In response to the move, Grant Shapps, the transport minister, told Sky News: “It’s clearly in defiance of Sir Keir Starmer, who’s told his front bench they shouldn’t be. He’ll no doubt want to remove him from his job.
“Nobody should be on the picket lines, stopping hardworking people who spent £160,000 per railworker preventing any of them from losing their jobs during the pandemic. We come out of the pandemic and this is the way people are being thanked.
“If Labour frontbenchers want to go and join the on the picket line, people will come to their own conclusions and I’ve no doubt Sir Keir Starmer will want to sack him.”
Mr Tarry’s actions come in defiance of Sir Keir, who last night said he will again tell his shadow frontbench not to go on the picket lines outside railway stations during upcoming strikes.
The Labour leader told ITV’s Good Morning Britain: “It’s quite open to people to express their support for working people who are struggling to pay their bills, but I’m very clear that the Labour Party in opposition needs to be the Labour Party in power.
“And a Government doesn’t go on picket lines, a Government tries to resolve disputes…
“I’m so frustrated with our Government because they could step in and help solve the dispute… I think the Government just wants to feed on the division”.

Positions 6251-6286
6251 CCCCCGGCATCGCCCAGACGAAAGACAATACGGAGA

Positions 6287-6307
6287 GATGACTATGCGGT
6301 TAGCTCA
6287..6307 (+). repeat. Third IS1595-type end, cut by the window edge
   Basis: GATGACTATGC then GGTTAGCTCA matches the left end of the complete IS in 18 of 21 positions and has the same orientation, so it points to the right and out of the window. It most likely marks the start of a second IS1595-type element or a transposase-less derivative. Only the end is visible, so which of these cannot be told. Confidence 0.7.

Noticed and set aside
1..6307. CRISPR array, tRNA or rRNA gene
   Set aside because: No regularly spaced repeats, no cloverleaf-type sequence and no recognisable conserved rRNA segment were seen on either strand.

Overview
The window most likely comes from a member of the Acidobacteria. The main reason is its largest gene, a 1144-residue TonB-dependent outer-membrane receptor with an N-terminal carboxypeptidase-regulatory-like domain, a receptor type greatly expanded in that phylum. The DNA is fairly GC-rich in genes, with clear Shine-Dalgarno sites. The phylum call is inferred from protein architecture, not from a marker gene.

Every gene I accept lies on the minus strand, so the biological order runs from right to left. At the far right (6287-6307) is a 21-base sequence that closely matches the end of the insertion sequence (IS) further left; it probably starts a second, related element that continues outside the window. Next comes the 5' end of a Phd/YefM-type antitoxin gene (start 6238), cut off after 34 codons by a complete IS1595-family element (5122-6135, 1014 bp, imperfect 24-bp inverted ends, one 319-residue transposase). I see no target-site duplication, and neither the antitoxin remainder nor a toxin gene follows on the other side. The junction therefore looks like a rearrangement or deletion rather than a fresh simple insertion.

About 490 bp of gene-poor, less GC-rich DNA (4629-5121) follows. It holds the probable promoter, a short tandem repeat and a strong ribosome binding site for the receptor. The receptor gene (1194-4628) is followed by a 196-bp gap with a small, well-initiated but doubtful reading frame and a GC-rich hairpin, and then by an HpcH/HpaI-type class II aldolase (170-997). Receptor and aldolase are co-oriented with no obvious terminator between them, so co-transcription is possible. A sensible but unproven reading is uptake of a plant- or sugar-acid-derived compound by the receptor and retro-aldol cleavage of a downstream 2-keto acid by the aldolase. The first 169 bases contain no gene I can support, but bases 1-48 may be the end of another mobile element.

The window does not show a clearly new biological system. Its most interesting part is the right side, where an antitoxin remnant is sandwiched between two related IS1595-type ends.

‘The Labour party is in a pickle’
On Wednesday morning Mick Lynch, the general secretary of the RMT union, accused Sir Keir of abandoning working class voters and trade unionists by refusing to support the strike.
“The Labour Party has got itself in a pickle, haven’t they?” he told BBC Radio 4’s Today programme.
“They don’t seem to know which direction they’re facing and Keir Starmer is backing away from his commitment on public ownership and all sorts of stuff.”
“Most of the MPs in the Labour Party want to support us instinctively and naturally because they are from the trade union movement, every one of them.”
“Keir Starmer needs to get in tune with where working class people is [sic], because they are being ripped off in society at the minute.”
“Wages are being suppressed, conditions are being ripped out, and people feel there is no balance in the workplace.”
Mr Lynch added that Sir Keir should “work out a set of principles and policies that appeal to working class people in all those communities that the Labour Party lost at the last election”.